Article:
Running the Belvoir Challenge 26

belvoir1I entered this race to raise some money for Macmillan Cancer Support: a good cause, and also to raise the spirits of a relative who is seriously ill. I had never entered a “Challenge” race before – for the uninitiated, this generally means a vicious route, involving obstacles, mud and anything else the organisers can throw at you. In this respect, the Belvoir Challenge certainly lived up to its name.

The start was much like any other race – around 1,000 runners (with a preponderance of running clubs, from Newark, Lincoln, Nottingham, Grimsby . . .) gathered in the village hall to register and receive their race numbers. One difference was the number of cakes on offer and the start itself – a sign pointed to “Start in field”.

As soon as my feet sank into the rich, clay loam that makes the area around Melton Mowbray such good agricultural land, I realised what I was letting myself in for. Soon, a giant slipper of sticky soil was glued to each foot, making traction almost impossible. We trudged, staggered and slipped our way through field, after field, after field – I commented that you don’t need running shoes for this, skis would be a better option!

After five miles, came the biggest climb of the course – in total it involved 1,200 feet of climbs and descents – a brutal hill, involving clambering up the last section on hands and feet, using tree stumps to get some sort of traction. At least this was near the beginning, so we had some time to recover. The views across the Wolds made up for this ascent, however, with spectacular scenery – you could see the town of Grantham in the far distance and we had some respite as we ploughed our way through some relative wooded footpaths.

Soon, it was back to muddy fields, though – now with the added problem of a chill easterly wind in our faces, and driving rain. At least there was no danger of overheating. We had a welcome stop at the 18 mile mark, at the hamlet of Woolsthorpe – Stilton and crackers were on offer, and there was even the option of turning into the hall for some hot food. I wanted to push on, though, so wiped my muddy hands with antibacterial gel and a cloth, grabbed a homemade flapjack and a drink of orange squash and continued.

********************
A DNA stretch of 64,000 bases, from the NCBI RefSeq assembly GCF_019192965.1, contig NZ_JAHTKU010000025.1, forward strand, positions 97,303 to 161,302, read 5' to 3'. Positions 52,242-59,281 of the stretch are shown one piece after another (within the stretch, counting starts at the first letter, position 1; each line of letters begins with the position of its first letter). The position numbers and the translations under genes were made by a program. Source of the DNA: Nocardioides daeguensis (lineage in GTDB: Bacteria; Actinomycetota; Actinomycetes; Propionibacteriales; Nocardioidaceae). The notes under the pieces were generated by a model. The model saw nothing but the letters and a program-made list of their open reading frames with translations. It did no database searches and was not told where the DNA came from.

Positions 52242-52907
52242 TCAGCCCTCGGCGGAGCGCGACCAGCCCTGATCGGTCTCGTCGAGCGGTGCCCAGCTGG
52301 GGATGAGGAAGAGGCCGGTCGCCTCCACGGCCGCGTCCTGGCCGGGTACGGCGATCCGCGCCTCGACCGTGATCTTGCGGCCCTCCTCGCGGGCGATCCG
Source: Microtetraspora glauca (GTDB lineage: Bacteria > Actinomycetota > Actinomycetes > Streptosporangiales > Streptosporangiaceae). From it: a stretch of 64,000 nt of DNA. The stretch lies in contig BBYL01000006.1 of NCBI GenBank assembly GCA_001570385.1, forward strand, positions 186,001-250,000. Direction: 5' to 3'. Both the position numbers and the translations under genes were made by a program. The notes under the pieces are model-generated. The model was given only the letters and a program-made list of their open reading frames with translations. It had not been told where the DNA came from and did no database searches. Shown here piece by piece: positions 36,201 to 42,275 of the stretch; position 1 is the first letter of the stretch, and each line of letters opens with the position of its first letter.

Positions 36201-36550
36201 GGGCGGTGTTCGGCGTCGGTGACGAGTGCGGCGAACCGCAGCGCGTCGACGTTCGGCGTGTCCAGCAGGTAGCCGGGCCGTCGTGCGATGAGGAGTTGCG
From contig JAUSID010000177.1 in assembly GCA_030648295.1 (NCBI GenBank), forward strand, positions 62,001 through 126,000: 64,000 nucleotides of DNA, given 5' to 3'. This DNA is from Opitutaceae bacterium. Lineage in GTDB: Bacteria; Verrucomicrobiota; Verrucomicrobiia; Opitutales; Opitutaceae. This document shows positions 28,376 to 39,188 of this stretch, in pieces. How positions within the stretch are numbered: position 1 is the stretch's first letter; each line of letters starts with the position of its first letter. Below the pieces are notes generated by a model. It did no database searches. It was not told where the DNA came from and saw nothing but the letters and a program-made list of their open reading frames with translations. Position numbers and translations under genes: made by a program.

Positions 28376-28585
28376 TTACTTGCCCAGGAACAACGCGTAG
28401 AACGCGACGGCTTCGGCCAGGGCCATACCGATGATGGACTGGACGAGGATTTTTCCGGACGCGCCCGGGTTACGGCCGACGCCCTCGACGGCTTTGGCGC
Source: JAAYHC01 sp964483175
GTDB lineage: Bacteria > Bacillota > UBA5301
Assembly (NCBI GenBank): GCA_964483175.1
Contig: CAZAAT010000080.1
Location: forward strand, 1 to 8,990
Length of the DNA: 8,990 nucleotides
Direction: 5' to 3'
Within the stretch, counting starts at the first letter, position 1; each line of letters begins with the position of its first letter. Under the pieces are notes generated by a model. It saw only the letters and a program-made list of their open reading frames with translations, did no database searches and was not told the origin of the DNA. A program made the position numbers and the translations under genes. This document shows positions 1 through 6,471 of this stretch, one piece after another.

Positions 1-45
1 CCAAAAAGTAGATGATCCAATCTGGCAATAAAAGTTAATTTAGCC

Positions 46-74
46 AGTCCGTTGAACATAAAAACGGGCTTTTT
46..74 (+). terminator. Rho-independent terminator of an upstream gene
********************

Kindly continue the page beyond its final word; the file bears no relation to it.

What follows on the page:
Turning the corner, the next stop was at Croxton Kerrial, where a friend of mine runs a pub (the Geese and Fountain). Knowing this was the only chance I was going to get to catch up with him, we had a brief discussion on the chances of Leicester City staying up and whether or not they should have sacked Ranieri, before reluctantly I said goodbye to the inviting warm interior, the pool table, dart board and range of real ales and turned once more into the wind and rain.

The route then took us through more muddy fields, more woodland paths and more twisty lanes – the last six miles took an eternity and I was definitely tiring by now. I passed another friend who was walking the 15 mile version of the course, who commented that I was on “top form” – appearances can be deceptive, as I willed my muscles to keep going and repeated a mantra of, “Not far now, you can do it” to myself. Soon, my energy reserves drained, I struggled through the last lanes back to Harby Village Hall and a welcoming bowl of tomato soup and rhubarb crumble, which might as well have been cooked by a Michelin-starred chef, they tasted so good.

My time was 5hrs 20minutes, which I was pleased with, this being my first challenge race, and having to negotiate countless stiles, the occasional electric fence, a road which promptly turned into a stream we had to ford, and seemingly endless muddy swamps.

I would recommend anyone to have a go and enter it!

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